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One City Moves to Require Home Energy Scores

One City Moves to Require Home Energy Scores

green-house

The mayor of Portland, Ore., is proposing a mandate that would require all homes listed for sale there to have a home energy score. However, some in the city are opposed to his initiative, claiming it could be an impediment that delays home sales.

The Home Energy Score is a new program by the U.S. Department of Energy, in which home owners hire a certified contractor to evaluate their home on a scale of 1 to 10 and suggest energy-saving improvements that could be made. Those improvements could include actions such as adding insulation, installing new water heaters or furnaces, or patching leaky ducts.

Portland Mayor Charlie Hales wants to get more home sellers or buyers in the area to invest in more energy-efficiency improvements in their home. He says the retrofits will not only lower their monthly energy bills but also limit the carbon emissions harming the environment. City officials argue that energy-saving retrofits could potentially save home owners nearly $7,000 over seven years in energy costs.

“We think base energy costs are a significant monthly expense for homes, and right now this information is completely hidden from the market,” says Andria Jacob, a senior manager for energy programs at the Portland Bureau of Planning and Sustainability.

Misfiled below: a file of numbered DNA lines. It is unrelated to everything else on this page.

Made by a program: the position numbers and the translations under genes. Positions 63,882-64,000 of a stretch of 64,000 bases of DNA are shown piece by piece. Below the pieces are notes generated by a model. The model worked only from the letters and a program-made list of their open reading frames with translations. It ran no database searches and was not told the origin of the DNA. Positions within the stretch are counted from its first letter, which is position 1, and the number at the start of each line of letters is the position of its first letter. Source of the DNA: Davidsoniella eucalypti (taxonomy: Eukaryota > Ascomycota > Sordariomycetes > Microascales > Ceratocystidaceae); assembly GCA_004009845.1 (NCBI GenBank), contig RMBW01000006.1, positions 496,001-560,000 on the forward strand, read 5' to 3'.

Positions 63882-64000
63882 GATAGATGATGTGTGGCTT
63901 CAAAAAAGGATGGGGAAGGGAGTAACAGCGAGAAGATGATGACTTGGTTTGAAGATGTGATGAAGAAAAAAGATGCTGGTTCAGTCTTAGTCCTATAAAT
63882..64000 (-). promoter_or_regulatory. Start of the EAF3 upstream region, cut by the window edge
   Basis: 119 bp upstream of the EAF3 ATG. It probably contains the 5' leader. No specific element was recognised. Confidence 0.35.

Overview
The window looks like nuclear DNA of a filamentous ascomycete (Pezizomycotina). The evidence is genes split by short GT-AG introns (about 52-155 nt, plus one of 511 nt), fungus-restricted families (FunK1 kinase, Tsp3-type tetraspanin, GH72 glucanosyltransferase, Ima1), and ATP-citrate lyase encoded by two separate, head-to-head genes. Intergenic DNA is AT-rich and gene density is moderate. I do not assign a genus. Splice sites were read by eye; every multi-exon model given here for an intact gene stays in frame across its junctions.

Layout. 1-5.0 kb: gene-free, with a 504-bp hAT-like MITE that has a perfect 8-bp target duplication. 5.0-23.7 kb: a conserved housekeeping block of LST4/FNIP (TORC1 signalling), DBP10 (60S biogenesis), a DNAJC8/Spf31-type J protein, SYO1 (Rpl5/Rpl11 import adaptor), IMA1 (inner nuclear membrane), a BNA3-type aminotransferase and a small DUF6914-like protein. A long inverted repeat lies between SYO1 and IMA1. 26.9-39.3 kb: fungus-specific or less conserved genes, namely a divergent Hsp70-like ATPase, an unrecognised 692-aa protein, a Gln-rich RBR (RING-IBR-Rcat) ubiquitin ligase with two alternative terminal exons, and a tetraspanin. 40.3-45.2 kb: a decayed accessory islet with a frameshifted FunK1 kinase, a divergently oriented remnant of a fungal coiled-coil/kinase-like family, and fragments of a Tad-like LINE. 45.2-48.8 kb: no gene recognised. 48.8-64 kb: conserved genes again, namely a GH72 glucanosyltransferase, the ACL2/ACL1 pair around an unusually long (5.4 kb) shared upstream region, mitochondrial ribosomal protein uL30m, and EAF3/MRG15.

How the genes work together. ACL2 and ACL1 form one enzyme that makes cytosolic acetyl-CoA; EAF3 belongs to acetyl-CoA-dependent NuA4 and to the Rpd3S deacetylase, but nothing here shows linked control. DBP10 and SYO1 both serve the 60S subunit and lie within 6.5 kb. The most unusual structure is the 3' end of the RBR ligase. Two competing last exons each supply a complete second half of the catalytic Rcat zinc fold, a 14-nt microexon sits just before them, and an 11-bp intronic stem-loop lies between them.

Trust of Oregon started a similar program called the Energy Performance Score in Oregon, but it’s a voluntary system that has been slow to expand, Jacob says. That program requires a four-hour home visit and costs about $400. Home owners then receive a detailed report of retrofits they could make.

Portland officials decided that program proved too cumbersome. Instead, they wanted to adopt the national standard through the U.S. Department of Energy. The home visit would take about one hour and cost $150 to $250, in comparison.

Jacob says the Home Energy Score will make it easier for home owners to qualify for bank loans to help pay for the improvements recommended too.

Still, some in the community are concerned of the implications of requiring home owners to do such an inspection.

“I’m concerned about its negative impact on the housing market,” Jane Leo, governmental affairs director for the Portland Metropolitan Association of REALTORS®, told the Portland Tribune.

The mandate for a home energy audit has the potential to delay home sales and possibly even prevent a home buyer from securing a better mortgage rate before it expires, Leo says. Instead, she believes it should be something that buyers could request, if they so choose, during the negotiations.

Austin, Texas, has a similar mandate for homes for sale. But with only about 4 to 6 percent homes listed for sale, only a small share undergo energy-efficiency retrofits, Leo adds.

“It will not reach the goal Portland has set for itself,” Leo says. The city and county has called for reducing the carbon emissions from buildings by 25 percent by 2030. Energy-use in single-family homes in Portland account for about 20 percent of all carbon emissions in the city.

Source: NAR – Real Estate News
One City Moves to Require Home Energy Scores

Photo Credit: ccPixs.com

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